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edible Monterey Bay Summer 2016

EDIBLE NOTABLES TOMATO LOVERS Meet the folks trying to change the world one tomato at a time BY DEBORAH LUHRMAN PHOTOGRAPHY BY DEBORAH LUHRMAN AND CAROLE TOPALIAN Farmer Cynthia Sandberg barely noticed the first time realtor Helen Pastorino came to one of her gardening classes at Love Apple Farms in the Santa Cruz Mountains and offered to sit down and talk business. “Sometimes you’ve got to hit me over the head with a two-by-four to get me to pay attention,” she admits. But then Pastorino took another class and persisted. “I realized that this was a really high-powered businesswoman, and we entered into a relationship where she became my mentor,” says Sandberg. “She’s just vastly more experienced in business than I am and a lot more successful.” So the teacher became the student, with Pastorino—who founded the Los Gatos-based Alain Pinel and Pertria real estate groups—guiding Sandberg toward her dream of creating a community of tomato lovers in the World Tomato Society. WTS was actually launched two years ago, but Sandberg was busy growing gourmet vegetables for David Kinch’s Michelin-starred Manresa restaurant, and the project needed a reboot. In January, tech entrepreneur Bud Michael was brought on board as the society’s CEO and in March Sandberg ended her partnership with Manresa to devote more time to the tomato society. She and Michael have also joined forces with Gary Ibsen and his wife Dagma 12 edible monterey bay summer 2016 e World Tomato Society’s Cynthia Sandberg and Bud Michael Lacey, who run the TomatoFest seed company and from 1990 to 2008 organized the popular Carmel TomatoFest. “I did a bunch of research and found tomatoes are a huge industry,” says Michael, who at first was apprehensive about the business potential. “It’s a $21 billion-a-year industry and millions of people are passionate about tomatoes, but nobody’s really organized the world of tomatoes. “I thought about how Etsy and Craftsy and even Pinterest when they began were all affinity groups, started around a particular theme of interest,” he says. Cooking and gardening are the top two hobbies in the United States and tomatoes, although technically a fruit, are considered the most widely grown vegetable. So the ingredients are there for a successful society that brings together growers, gardeners, nutritionists, chefs, home cooks and eaters from around the globe. “e tomato crosses all boundaries and cuisines and all socioeconomic boundaries as well,” says Sandberg, who has been growing tomatoes “passionately” for the past 20 years and holds an annual tomato plant sale every spring in Scotts Valley. “When home gardeners start a vegetable patch, tomatoes are their number one most desired thing to grow, because the difference in fla- Photo at left by Carole Topalian, photo at right by Deborah Luhrman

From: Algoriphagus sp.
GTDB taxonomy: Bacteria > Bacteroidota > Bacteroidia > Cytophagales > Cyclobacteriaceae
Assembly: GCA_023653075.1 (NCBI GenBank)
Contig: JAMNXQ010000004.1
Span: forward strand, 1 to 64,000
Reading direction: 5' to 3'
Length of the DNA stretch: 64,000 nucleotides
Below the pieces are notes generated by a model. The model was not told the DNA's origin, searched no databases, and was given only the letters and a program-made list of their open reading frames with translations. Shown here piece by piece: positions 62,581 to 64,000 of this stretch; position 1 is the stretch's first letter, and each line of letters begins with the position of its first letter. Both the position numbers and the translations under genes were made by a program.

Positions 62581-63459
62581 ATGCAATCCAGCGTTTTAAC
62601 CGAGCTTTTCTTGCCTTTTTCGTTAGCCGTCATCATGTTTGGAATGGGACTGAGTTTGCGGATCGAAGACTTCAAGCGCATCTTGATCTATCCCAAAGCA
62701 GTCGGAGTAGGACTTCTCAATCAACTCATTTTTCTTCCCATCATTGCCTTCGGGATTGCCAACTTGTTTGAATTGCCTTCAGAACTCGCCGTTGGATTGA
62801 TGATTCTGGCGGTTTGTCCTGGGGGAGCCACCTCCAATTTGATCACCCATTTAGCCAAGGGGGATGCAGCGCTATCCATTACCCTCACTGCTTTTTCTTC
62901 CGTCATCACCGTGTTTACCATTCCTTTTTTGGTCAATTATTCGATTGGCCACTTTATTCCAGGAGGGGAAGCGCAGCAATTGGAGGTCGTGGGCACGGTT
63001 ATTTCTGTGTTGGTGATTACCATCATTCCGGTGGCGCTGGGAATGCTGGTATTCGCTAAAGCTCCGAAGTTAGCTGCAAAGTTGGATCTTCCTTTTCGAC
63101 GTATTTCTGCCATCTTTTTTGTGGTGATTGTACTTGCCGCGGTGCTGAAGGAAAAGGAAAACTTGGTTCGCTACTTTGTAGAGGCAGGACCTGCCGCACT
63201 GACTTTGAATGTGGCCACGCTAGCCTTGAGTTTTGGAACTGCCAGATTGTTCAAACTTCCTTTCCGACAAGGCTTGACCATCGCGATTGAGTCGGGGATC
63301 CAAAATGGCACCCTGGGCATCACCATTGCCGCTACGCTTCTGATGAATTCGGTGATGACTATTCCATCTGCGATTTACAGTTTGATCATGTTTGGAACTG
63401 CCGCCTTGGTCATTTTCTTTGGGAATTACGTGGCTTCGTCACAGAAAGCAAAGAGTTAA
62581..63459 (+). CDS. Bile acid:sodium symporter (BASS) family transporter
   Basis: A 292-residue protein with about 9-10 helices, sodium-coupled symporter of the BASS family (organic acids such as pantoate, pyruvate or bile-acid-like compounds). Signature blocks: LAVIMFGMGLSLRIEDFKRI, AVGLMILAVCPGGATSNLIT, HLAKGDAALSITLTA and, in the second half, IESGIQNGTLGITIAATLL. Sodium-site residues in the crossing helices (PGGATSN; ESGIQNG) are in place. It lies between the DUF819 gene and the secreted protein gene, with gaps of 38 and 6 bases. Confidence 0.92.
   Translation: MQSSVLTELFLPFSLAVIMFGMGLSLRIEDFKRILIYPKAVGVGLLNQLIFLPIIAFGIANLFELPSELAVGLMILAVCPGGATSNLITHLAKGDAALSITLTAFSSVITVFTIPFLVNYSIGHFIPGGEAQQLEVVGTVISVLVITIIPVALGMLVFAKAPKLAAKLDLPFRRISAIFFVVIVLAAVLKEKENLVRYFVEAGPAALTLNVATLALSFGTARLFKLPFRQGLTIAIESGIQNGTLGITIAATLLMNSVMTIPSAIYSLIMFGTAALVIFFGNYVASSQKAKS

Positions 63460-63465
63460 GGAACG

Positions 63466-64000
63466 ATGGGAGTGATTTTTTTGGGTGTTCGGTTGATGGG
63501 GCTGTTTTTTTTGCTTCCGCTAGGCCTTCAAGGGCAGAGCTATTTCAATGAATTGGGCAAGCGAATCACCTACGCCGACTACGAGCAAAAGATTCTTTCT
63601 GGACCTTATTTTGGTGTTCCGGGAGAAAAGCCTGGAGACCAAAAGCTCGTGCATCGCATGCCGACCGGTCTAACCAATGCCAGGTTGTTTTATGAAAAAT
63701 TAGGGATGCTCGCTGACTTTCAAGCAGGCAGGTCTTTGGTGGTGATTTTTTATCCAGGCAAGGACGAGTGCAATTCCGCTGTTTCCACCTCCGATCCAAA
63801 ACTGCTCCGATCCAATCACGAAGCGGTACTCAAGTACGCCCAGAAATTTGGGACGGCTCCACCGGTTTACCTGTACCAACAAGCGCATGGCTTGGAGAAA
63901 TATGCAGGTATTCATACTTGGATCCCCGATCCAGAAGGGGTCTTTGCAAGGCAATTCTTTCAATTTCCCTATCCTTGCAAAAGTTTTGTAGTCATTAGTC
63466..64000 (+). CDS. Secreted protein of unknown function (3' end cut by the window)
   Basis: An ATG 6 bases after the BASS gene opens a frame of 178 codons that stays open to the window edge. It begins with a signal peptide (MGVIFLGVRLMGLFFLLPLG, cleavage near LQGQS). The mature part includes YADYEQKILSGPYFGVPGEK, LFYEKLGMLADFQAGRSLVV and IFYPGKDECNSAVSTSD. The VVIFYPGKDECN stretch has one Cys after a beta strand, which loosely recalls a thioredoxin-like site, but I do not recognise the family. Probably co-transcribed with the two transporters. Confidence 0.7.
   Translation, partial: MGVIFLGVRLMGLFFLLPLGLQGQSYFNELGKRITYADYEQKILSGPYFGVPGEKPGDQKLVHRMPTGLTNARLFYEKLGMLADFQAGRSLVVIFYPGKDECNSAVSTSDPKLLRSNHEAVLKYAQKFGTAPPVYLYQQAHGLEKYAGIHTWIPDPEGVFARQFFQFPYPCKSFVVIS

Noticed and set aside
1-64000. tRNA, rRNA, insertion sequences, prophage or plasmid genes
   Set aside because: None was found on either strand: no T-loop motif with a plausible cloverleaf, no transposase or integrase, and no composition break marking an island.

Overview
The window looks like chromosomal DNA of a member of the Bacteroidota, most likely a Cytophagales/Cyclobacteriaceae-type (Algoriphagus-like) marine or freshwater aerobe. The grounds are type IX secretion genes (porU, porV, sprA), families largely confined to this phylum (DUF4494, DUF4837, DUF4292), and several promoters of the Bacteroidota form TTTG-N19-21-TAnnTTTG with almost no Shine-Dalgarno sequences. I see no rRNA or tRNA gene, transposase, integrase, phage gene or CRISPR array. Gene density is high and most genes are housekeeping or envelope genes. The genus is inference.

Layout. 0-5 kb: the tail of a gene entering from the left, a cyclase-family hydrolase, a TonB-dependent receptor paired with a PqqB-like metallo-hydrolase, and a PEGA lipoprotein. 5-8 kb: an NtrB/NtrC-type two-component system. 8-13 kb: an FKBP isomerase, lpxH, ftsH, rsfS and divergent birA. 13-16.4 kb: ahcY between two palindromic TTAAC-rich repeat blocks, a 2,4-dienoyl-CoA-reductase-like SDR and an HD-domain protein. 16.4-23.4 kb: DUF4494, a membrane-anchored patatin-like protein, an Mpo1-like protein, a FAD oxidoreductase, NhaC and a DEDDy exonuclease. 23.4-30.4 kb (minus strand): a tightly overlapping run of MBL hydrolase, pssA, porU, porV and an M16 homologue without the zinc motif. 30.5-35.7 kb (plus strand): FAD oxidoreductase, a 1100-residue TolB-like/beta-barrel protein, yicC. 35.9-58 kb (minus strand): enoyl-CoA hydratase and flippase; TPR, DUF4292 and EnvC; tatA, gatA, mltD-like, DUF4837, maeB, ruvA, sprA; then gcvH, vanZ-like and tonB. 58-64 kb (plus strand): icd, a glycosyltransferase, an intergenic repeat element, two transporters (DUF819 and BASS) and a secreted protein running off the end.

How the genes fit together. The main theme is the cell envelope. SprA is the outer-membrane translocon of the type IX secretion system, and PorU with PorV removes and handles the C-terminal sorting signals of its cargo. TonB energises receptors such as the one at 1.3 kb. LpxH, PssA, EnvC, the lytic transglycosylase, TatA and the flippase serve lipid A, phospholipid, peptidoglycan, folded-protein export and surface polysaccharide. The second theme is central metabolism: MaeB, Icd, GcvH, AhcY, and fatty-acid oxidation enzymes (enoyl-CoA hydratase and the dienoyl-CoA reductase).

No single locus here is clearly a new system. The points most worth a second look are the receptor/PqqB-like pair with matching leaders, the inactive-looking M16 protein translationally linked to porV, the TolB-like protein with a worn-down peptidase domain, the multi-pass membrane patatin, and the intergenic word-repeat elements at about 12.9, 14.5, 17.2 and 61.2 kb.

edible Monterey Bay Summer 2016
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